6. The events of 1989 revealed the fascist nature of the anti-communist regime in China. For heaven’s sake, the protestors were singing ‘The Internationale’ (according to an on-the-spot reporter for the Wall Street Journal) and Maoists are imprisoned there today. Regarding the Great Leap Forward, have you looked into it in an all-round way? Why would Mobo Gao have found overwhelming sympathy for Mao among the older generation who had lived through the period? Could it possibly be that the dominant view in our media and academia is wrong? (A bit like ‘global warming’?) You may care to consider this article from ‘Monthly Review’:


    • Good read, I’ll start here.

      ‘Mao admitted that problems had occurred in this period. However, he blamed the majority of these difficulties on bad weather and natural disasters.’


  7. ‘The weather in 1958 was very favorable and the harvest promised to be good. Unfortunately, the amount of labour diverted to steel production and construction projects meant that much of the harvest was left to rot uncollected in some areas.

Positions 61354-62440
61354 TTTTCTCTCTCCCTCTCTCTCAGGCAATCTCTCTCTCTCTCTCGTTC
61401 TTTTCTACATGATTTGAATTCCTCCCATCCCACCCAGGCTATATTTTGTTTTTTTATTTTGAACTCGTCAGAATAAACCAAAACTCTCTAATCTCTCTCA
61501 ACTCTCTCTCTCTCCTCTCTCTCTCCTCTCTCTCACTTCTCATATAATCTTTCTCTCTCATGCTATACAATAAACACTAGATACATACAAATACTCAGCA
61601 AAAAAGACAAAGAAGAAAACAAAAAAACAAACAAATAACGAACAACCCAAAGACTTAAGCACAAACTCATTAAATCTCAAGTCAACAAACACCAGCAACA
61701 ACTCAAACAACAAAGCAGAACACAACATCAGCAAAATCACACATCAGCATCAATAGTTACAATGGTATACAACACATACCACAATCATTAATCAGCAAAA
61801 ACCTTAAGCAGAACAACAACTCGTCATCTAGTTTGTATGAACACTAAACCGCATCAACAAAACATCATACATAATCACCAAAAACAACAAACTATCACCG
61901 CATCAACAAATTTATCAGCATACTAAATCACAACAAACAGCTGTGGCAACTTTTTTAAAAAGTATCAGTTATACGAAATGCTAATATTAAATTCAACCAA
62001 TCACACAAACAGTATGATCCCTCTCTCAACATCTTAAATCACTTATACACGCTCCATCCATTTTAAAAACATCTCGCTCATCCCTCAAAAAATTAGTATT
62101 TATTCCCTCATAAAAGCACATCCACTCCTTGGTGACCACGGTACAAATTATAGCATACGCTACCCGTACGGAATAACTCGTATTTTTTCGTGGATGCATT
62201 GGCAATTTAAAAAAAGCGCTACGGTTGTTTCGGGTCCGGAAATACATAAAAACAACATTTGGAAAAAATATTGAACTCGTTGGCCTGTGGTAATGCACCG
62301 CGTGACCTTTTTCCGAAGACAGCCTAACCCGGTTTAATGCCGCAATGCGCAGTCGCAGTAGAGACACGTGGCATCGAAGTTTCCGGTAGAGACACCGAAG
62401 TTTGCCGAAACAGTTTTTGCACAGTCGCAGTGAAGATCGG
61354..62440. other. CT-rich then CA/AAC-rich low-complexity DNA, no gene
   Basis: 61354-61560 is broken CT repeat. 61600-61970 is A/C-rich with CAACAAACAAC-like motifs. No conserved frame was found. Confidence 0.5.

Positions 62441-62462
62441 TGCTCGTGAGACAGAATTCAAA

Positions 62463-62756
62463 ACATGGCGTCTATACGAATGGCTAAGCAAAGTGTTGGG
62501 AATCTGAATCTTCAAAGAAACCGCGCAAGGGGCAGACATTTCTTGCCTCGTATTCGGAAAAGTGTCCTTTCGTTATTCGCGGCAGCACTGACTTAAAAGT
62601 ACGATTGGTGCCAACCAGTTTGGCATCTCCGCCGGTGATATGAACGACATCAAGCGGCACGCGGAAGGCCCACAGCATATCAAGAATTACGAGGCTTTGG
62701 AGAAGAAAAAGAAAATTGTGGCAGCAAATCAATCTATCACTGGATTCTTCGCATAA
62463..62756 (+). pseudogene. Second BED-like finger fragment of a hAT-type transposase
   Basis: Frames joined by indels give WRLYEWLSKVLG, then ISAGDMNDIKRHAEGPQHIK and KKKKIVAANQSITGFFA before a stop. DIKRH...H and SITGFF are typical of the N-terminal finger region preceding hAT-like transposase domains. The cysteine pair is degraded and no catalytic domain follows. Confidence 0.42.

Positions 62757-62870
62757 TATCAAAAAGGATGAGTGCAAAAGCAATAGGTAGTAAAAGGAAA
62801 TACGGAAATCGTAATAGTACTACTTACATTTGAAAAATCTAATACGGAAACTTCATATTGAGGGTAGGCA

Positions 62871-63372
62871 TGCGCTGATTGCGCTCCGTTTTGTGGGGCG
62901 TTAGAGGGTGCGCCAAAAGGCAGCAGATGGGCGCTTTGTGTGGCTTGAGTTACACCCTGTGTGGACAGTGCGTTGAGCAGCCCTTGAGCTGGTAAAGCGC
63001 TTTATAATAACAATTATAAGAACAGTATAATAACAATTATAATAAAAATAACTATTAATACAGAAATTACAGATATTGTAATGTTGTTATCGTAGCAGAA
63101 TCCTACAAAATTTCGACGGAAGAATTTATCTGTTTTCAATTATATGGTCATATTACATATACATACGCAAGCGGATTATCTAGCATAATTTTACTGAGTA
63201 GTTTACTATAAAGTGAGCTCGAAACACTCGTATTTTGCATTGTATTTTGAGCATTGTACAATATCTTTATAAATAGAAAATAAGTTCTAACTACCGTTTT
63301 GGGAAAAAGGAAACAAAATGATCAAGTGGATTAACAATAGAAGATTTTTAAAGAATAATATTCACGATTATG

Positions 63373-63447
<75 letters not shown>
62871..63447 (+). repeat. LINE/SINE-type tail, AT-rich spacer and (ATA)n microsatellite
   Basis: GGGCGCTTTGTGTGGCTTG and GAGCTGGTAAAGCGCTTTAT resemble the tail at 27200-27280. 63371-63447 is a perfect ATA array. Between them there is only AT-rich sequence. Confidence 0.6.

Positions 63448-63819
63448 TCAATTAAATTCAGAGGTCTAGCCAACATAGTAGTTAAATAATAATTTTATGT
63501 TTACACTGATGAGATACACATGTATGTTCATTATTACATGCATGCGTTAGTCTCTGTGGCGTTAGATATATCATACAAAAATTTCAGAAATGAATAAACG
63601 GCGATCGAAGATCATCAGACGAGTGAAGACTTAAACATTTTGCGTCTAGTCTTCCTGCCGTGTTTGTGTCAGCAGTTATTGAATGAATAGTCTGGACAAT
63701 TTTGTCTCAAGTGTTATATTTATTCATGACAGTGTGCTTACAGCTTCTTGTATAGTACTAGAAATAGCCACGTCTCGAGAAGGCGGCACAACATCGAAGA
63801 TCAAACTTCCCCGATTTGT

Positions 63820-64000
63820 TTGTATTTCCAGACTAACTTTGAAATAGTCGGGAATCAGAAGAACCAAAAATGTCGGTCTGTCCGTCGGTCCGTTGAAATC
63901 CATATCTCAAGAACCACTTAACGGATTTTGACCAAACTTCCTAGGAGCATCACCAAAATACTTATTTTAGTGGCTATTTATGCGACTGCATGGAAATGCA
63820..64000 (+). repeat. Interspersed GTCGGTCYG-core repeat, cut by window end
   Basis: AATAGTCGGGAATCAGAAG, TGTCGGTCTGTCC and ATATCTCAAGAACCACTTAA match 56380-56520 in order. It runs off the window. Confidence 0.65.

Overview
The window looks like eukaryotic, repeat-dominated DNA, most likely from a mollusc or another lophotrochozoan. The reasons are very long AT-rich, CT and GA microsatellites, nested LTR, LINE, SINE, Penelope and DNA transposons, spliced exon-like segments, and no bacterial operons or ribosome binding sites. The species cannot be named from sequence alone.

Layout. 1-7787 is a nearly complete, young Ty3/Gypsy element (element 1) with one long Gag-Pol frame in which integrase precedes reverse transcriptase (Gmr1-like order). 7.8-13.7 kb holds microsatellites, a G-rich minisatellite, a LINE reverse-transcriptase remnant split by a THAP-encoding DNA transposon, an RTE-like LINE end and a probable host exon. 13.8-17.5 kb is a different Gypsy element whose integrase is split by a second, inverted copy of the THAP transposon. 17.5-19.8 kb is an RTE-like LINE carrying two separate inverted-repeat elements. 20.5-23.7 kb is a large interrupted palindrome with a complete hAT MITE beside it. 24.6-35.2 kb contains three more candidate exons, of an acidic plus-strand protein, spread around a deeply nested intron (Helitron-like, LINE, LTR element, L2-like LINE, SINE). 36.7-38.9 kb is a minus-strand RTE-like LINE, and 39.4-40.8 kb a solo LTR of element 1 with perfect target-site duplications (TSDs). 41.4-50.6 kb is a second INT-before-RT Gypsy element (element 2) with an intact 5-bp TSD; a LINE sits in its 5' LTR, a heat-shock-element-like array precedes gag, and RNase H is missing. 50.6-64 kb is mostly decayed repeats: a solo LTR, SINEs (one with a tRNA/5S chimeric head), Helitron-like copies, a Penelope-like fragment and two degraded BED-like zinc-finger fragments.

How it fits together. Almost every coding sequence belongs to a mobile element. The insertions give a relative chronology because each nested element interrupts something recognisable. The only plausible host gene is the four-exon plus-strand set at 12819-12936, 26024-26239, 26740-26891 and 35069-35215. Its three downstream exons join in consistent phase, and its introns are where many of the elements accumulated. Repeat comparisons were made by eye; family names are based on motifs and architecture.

‘This problem was exacerbated by a devastating locust swarm, which was caused when their natural predators were killed as part of the Great Sparrow Campaign. Although actual harvests were reduced, local officials, under tremendous pressure from central authorities to report record harvests in response to the innovations, competed with each other to announce increasingly exaggerated results. These were used as a basis for determining the amount of grain to be taken by the State to supply the towns and cities, and to export. This left barely enough for the peasants, and in some areas, starvation set in.

    ‘During 1958–1960 China continued to be a substantial net exporter of grain, despite the widespread famine experienced in the countryside…

    ‘The agricultural policies of the Great Leap Forward and the associated famine continued until January 1961, when, at the Ninth Plenum of the Eighth Central Committee, the restoration of agricultural production through a reversal of the Great Leap policies was started. Grain exports were stopped, and imports from Canada and Australia helped to reduce the impact of the food shortages, at least in the coastal cities.’